— A Ford shifter bushing recall convinced a federal judge to dismiss a class action lawsuit that alleges Ford shifter cable bushings wear out and detach.
New York plaintiff Sergio Diaz and Illinois plaintiff Retha Connors filed the lawsuit for more than $5 million, yet neither Ford owner alleges their vehicle had any problems with the shifter bushings.
In addition, the plaintiffs do not claim they took their vehicles to Ford dealers for inspections.
Plaintiff Diaz owns a 2017 Escape and Conners owns a 2014 Escape. Both vehicles are equipped with allegedly defective shift cable bushings. These components connect the transmission to the gear shifter.
But the shifter bushing can degrade and detach, allowing a vehicle to roll away if the emergency brake isn't engaged.
According to the Ford class action, the defective shifter bushing is the Hilex (Hytrel 4556).
Ford issued a shifter bushing recall of 2013-2014 Ford Escape and 2013-2016 Ford Fusion vehicles in 2018. Since then, Ford has issued additional recalls with the most recent shift bushing recall announced in June 2022.
The Ford shift cable bushing recalls included these vehicles:
- 2013-2019 Ford Escape
- 2013-2016 Ford Fusion
- 2013-2018 Ford C-Max
- 2013-2021 Ford Transit Connect
- 2015-2018 Ford Edge
The 2018 recall said Fusion and Escape vehicles had shifter bushings which contained a contaminant that caused the bushings to wear out.
By the 2022 recall, Ford said the root cause of the problem was still unknown, but engineers believed heat and humidity caused the bushing to break down.
Ford has offered to replace the bushings with “shift bushings [that] are manufactured from a different grade material with a heat stabilizer. Additionally, a cap will be installed over the shift bushing for protection against contaminants.”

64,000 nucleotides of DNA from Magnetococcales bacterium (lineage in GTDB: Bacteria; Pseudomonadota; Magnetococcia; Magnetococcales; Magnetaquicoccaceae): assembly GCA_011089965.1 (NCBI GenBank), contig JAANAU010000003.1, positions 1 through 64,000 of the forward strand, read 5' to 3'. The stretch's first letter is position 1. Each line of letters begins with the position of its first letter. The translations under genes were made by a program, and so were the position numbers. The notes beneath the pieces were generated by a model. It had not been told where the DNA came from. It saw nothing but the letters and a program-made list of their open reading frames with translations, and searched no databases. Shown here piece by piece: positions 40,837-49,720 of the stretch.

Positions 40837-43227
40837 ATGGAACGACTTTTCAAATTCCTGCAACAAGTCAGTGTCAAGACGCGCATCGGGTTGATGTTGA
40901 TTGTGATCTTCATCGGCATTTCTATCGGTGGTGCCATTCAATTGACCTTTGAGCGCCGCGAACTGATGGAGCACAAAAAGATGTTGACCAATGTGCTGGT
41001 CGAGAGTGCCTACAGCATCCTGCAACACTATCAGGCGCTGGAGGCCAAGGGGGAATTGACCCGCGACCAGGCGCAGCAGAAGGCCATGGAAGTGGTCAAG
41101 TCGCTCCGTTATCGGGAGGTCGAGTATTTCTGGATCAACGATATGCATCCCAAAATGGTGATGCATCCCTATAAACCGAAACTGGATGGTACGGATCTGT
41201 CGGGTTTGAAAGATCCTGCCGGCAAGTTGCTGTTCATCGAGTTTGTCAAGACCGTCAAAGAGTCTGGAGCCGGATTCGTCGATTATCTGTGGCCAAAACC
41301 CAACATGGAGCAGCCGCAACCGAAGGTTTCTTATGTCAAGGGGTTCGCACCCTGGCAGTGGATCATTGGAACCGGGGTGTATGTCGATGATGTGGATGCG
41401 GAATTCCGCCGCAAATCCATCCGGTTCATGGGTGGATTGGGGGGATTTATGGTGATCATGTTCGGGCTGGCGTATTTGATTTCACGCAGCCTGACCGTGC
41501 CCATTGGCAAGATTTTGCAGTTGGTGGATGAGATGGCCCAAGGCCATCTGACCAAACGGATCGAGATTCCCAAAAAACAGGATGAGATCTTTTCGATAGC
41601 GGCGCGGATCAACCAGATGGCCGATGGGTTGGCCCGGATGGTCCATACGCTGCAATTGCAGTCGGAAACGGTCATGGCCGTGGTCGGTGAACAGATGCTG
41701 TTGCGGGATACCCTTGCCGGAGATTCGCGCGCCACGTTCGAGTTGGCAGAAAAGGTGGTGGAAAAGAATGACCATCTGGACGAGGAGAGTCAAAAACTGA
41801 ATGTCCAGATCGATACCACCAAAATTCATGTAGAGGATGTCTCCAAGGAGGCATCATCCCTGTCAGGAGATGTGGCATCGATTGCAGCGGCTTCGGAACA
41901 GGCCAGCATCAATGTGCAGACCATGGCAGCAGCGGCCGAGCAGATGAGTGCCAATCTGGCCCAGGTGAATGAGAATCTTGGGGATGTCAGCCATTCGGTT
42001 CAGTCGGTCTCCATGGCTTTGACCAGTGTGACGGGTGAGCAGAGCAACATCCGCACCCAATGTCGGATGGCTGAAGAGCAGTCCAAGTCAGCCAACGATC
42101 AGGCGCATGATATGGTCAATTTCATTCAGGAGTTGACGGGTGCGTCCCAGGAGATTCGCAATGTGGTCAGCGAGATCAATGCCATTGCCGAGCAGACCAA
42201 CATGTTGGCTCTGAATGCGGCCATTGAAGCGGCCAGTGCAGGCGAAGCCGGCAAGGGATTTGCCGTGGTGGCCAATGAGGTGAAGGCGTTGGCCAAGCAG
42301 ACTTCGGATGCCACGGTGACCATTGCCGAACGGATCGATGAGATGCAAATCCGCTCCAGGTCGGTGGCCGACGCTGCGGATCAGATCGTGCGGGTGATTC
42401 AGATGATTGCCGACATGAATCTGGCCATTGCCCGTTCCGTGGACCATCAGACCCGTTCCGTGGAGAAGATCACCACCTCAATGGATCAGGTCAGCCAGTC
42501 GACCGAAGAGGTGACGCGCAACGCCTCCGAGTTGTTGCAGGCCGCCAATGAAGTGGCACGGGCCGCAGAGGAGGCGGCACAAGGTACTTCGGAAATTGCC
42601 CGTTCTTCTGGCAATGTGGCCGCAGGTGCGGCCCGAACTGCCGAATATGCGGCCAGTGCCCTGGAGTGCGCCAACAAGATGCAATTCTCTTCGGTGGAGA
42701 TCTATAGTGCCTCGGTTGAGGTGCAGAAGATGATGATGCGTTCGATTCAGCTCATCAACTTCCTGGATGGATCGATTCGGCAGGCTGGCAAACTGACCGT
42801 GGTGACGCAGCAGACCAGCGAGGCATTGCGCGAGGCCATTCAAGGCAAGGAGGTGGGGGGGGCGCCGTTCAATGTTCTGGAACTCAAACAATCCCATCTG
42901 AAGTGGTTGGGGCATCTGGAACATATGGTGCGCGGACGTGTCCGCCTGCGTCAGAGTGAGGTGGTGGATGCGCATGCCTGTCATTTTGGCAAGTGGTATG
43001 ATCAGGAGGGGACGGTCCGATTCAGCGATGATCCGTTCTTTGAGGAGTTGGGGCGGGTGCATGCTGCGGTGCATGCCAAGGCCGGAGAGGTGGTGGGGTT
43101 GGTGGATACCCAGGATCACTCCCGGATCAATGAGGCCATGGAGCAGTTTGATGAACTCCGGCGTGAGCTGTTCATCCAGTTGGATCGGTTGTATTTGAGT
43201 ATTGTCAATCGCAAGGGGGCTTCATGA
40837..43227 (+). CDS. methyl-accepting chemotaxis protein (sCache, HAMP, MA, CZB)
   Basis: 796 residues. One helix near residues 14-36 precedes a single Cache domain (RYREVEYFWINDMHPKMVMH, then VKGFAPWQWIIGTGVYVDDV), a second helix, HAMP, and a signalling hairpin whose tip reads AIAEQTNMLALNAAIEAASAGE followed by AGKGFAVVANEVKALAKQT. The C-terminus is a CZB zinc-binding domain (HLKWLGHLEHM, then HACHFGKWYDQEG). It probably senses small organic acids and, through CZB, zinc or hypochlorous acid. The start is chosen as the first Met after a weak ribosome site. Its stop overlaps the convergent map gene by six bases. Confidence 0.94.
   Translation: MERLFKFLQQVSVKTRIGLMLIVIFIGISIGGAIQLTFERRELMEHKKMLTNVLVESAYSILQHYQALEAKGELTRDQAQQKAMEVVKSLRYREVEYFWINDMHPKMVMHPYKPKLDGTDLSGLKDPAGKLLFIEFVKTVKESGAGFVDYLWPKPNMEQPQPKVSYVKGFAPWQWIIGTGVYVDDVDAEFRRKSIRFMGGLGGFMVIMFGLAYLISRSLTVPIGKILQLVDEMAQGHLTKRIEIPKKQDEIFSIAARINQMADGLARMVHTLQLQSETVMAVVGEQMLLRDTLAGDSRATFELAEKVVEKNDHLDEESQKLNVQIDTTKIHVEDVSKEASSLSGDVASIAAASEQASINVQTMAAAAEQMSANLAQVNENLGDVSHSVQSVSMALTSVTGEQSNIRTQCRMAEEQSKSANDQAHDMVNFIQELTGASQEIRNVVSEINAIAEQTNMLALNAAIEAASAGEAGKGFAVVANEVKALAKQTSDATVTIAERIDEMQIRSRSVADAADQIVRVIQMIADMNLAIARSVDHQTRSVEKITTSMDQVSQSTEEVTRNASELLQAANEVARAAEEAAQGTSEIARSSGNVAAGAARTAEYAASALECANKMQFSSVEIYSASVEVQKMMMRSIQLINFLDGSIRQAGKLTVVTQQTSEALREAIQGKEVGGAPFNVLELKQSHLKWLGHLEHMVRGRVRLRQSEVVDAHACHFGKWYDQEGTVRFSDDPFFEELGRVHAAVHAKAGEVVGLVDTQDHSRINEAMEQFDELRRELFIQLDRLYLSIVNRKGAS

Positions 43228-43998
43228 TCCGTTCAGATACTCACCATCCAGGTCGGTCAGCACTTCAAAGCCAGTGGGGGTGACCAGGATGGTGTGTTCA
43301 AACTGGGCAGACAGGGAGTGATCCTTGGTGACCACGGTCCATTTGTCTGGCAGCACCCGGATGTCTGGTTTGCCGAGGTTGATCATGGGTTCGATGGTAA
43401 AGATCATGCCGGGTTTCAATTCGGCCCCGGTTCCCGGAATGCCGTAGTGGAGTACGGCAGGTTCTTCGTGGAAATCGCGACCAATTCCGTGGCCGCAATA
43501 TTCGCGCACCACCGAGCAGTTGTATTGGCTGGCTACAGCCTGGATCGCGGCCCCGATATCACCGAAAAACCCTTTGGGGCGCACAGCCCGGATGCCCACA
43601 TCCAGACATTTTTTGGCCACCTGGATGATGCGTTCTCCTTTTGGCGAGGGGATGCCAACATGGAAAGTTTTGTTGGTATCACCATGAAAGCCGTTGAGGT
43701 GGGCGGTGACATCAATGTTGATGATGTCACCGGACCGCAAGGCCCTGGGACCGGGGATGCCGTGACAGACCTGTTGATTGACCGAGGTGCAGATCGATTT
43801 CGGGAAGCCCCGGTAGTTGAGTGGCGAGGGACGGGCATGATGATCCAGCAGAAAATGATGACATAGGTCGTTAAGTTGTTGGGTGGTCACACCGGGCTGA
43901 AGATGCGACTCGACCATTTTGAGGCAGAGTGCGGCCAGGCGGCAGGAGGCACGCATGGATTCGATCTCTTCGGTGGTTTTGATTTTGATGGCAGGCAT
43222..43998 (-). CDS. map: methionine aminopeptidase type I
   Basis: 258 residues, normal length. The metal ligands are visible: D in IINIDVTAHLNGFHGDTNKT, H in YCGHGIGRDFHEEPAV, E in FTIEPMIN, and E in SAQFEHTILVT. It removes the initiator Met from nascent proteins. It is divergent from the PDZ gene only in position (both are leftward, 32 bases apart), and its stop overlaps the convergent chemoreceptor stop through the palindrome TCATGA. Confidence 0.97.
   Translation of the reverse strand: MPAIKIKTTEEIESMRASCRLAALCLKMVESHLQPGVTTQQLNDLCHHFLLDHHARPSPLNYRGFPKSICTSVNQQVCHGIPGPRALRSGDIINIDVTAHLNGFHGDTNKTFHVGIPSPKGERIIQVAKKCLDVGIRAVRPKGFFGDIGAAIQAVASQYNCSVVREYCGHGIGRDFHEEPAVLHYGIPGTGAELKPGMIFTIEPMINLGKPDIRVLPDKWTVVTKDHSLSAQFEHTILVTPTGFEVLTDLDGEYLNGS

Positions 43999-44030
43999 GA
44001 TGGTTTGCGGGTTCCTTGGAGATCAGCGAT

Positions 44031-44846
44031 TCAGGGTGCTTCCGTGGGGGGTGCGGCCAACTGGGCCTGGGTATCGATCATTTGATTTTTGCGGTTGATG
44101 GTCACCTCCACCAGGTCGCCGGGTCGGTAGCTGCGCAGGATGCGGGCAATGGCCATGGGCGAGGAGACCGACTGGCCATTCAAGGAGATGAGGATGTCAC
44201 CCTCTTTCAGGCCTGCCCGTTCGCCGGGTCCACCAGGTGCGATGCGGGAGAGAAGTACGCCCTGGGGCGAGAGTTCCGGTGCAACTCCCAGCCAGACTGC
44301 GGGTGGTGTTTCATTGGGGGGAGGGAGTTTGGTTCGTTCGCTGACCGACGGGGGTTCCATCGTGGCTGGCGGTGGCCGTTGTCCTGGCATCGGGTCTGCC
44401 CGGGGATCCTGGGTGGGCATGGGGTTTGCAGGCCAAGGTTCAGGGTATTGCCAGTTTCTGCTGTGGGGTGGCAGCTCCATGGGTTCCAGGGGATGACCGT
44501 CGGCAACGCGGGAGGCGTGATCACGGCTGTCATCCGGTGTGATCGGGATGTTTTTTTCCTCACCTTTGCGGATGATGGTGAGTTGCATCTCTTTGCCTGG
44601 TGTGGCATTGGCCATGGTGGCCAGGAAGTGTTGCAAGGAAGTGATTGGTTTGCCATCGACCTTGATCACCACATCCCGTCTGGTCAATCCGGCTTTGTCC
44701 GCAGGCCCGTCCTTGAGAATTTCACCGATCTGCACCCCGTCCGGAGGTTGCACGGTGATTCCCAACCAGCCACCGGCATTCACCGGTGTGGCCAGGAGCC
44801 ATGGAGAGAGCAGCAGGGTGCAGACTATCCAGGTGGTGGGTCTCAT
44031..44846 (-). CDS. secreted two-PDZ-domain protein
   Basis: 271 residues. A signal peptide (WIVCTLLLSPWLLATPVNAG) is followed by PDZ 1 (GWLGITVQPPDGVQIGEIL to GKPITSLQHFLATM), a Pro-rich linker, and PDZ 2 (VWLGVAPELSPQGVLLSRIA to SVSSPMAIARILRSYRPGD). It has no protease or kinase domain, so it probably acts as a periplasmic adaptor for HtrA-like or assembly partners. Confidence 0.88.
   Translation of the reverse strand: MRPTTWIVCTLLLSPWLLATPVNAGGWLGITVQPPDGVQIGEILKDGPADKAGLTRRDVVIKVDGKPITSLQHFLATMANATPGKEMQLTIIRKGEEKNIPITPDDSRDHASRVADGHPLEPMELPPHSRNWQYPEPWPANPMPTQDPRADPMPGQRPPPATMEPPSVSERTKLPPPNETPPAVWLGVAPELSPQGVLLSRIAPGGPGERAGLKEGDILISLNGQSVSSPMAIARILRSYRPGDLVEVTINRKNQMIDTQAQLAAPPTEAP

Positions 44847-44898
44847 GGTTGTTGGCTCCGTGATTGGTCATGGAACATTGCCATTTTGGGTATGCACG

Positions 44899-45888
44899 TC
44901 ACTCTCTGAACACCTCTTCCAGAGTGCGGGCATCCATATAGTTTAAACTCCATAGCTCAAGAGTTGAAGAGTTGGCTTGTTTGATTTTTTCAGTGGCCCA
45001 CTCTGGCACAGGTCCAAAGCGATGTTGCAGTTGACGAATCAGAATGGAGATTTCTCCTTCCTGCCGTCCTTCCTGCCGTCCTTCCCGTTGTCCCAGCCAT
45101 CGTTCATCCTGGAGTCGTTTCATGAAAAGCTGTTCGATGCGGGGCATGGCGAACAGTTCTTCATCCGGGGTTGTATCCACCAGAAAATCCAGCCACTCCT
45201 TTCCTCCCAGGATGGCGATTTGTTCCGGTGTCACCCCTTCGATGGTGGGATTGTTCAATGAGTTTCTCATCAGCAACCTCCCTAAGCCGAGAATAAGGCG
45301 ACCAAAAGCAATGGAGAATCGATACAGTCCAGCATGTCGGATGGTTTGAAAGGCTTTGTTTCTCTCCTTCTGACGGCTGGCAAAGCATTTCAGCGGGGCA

Additionally, owners who paid their own money for repairs would be reimbursed.
Ford Shifter Bushing Class Action Lawsuit Dismissed
According to the plaintiffs, “Ford does not know whether the cap fixes the Bushing Defect, and, on information and belief, the replacement bushings do not remedy the Bushing Defect. Indeed, owners have reported that the replacement bushings disintegrated within three years.”
Ford argued the plaintiffs failed to allege an injury because the bushings in their vehicles did not have any problems. But Judge George Caram Steeh said the vehicles no not need to have defective bushings to establish an injury.
"Plaintiffs allege that Ford concealed the defect, which diminished the value of their vehicles, and had they known their vehicles contained a defective part they would have paid less or not purchased them at all." — Judge Steeh
But the judge also noted Ford offered to replace the defective bushings with new bushings made of a different material. The automaker also offered to reimburse owners for out-of-pocket expenses.
Because of the actions provided by the shifter bushing recall and because the vehicles owned by the plaintiffs had no bushing problems, the judge ruled In light of the availability of this remedy, and the fact that the defect has not manifested in their vehicles, it is not clear how the plaintiffs have been injured.
“A named plaintiff must allege facts showing that he or she personally suffered economic loss as a result of an inadequate recall to state a cognizable injury on the basis of a recalled product. Although Plaintiffs contend that they were injured by overpaying for their vehicles at the point of sale, they do not plausibly allege that such diminished value will persist after the defective bushings are replaced by Ford." — Judge Steeh
The plaintiffs failed to provide facts to support the claim the new shifter bushings are prone to degrading. And the assertion the vehicles will be defective after the recall repairs "is conclusory and speculative."
The Ford shifter bushing lawsuit was dismissed because the plaintiffs failed to contend they suffered an injury in fact.
The Ford shifter bushing lawsuit was filed in the U.S. District Court for the Eastern District of Michigan: Sergio Diaz, et al., v. Ford Motor Company.
The plaintiffs are represented by the Miller Law Firm, and Fegan Scott LLC.